Local Foods

Posted by on Apr 5, 2011 under

 

 

Central to our relationship with the land is food production, the primary industry in rural areas.  Yet rural diets tend to mirror urban diets.  Processed foods, often originating in other countries, provide a convenient source of food year round.  Local food production capacity is devoted almost exclusively to the large-scale raising of corn and soybeans, cattle and hogs.  And though backyard gardening remains widespread in rural areas, homegrown foods, once a dietary staple, are now only a seasonal treat.

Consumer tastes, however, are changing.  Some consumers question the safety of pesticides used on fruits and vegetables as well as the use of antibiotics and growth hormones to produce meat.  Some consumers object to the environmental and humanitarian impact of industrialized food production.  Some want to develop a relationship with the people who produce their food.  Some simply think locally produced food tastes better.

Whatever the reasons, demand for locally produced foods is increasing.  Interest in farmers’ markets and community gardens is growing in both urban and rural settings.  This is creating a link between farmers and consumers and providing new opportunities to integrate working the soil with other areas of life.

The Knopiks

Among area farm families producing food for local consumption are Jim and Carolyn Knopic and their children and grandchildren.  The Knopiks, who farm just south of Boone County, raise 400 acres of crops and mob graze 200 cows on 1,000 acres of pasture.

The Knopiks have been instrumental in organizing the local North Star Neighborhood, a direct-marketing cooperative involving several area farmers.  Specializing in beef, pork, lamb, turkey, chicken and duck, North Star Neighbors only sells meat from animals raised from birth on their farms.  These animals are raised in open lots rather than in confinement and are never given antibiotics, artificial growth stimulants or animal by-products.  Their animals are finished on non-genetically modified corn, soybeans, oats and alfalfa, and taken directly to a family-owned, USDA-inspected processing plant.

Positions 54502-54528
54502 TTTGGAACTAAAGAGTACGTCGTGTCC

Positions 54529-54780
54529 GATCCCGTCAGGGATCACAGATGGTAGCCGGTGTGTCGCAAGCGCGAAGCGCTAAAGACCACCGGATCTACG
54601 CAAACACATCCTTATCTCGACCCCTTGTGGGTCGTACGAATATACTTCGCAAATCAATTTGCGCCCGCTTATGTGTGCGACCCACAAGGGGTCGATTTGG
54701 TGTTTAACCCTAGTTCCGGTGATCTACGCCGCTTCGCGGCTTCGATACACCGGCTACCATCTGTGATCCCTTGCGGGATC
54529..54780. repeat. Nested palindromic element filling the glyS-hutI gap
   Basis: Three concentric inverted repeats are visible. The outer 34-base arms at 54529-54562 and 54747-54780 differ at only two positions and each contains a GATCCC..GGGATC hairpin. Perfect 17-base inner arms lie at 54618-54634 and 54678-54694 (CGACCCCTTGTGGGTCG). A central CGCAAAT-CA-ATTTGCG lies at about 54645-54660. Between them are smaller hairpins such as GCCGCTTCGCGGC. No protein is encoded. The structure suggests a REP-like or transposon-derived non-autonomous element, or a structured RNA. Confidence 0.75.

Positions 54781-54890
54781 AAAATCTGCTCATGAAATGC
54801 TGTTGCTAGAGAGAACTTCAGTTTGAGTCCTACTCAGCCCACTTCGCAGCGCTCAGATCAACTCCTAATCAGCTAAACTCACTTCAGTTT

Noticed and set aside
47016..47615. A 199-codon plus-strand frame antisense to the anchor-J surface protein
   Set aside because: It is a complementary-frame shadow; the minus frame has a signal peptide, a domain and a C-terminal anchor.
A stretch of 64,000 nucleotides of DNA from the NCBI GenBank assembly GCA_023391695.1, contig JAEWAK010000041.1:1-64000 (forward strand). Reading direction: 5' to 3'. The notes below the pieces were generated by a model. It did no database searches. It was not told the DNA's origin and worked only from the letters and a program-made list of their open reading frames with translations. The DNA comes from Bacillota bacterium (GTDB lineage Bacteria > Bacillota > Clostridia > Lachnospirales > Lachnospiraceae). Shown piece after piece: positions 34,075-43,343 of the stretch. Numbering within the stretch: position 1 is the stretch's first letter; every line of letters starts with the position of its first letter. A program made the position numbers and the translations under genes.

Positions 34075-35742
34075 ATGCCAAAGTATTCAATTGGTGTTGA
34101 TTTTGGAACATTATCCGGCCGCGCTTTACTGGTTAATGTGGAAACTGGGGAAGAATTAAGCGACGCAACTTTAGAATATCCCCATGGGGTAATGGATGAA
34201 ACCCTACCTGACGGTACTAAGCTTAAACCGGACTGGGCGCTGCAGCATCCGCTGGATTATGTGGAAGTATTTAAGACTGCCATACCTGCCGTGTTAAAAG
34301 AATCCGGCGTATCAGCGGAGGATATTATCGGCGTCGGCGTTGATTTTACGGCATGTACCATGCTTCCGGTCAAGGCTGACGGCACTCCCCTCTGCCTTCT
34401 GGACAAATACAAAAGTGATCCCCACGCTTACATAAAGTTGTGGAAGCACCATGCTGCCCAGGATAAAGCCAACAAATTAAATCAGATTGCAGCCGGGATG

The Knopiks’ success with North Star Neighbors has led them to start the state-wide Nebraska Food Cooperative.  Within this organization, sustainable producers work to develop a distribution system that brings all their products together.  The cooperative buys from producers and gathers income from consumers, saving restaurants and grocery stores from having to deal with many different farmers to meet their produce needs.

The Knopiks are active rural advocates and are featured along with other innovative producers from across the nation in the book Farming Together Now: A Portrait of People, Places and Ideas for a New Food Movement by Amy Franceschini and Daniel Tucker.

The Grain Place

Grain Place Foods, located to the south of Boone County between Marquette and Aurora, is dedicated to providing ‘top-quality certified organic whole grains and seeds that are produced in an ecologically sustainable and socially responsible manner.’ 

Grain Place Foods is a family business which grew out of Don Vetter’s efforts to find a viable alternative to conventional farming practices.  Certified organic in 1978, the Vetter family founded one of the first organic grain storage and cleaning facilities in the northern Great Plains.

Grain Place Foods currently employs two dozen people and works with small organic family farmers from Canada to Texas and even Latin America, selling their products online and through retailers.

In order to support farmers considering growing organic grains, Grain Place Foods’ website offers advice on transitioning to organic farming, including information on crop rotation, maintaining the soil’s fertility and controlling weeds and pests.  Their website also features recipes that utilize natural grains.

Grain Place Foods is a successful example of a dream becoming a reality.  It has won numerous awards for its pioneering work in alternative agriculture, includingCenter for Rural Affairs Seventh Generation Award, UNL Alumni Entrepreneur of the Year, New Hope Natural Media and Organic Products Expo Award and Northern Plains Sustainable Agriculture Society Steward of the Year.

 

 The Land    Preservation    Pasture Management    Conservation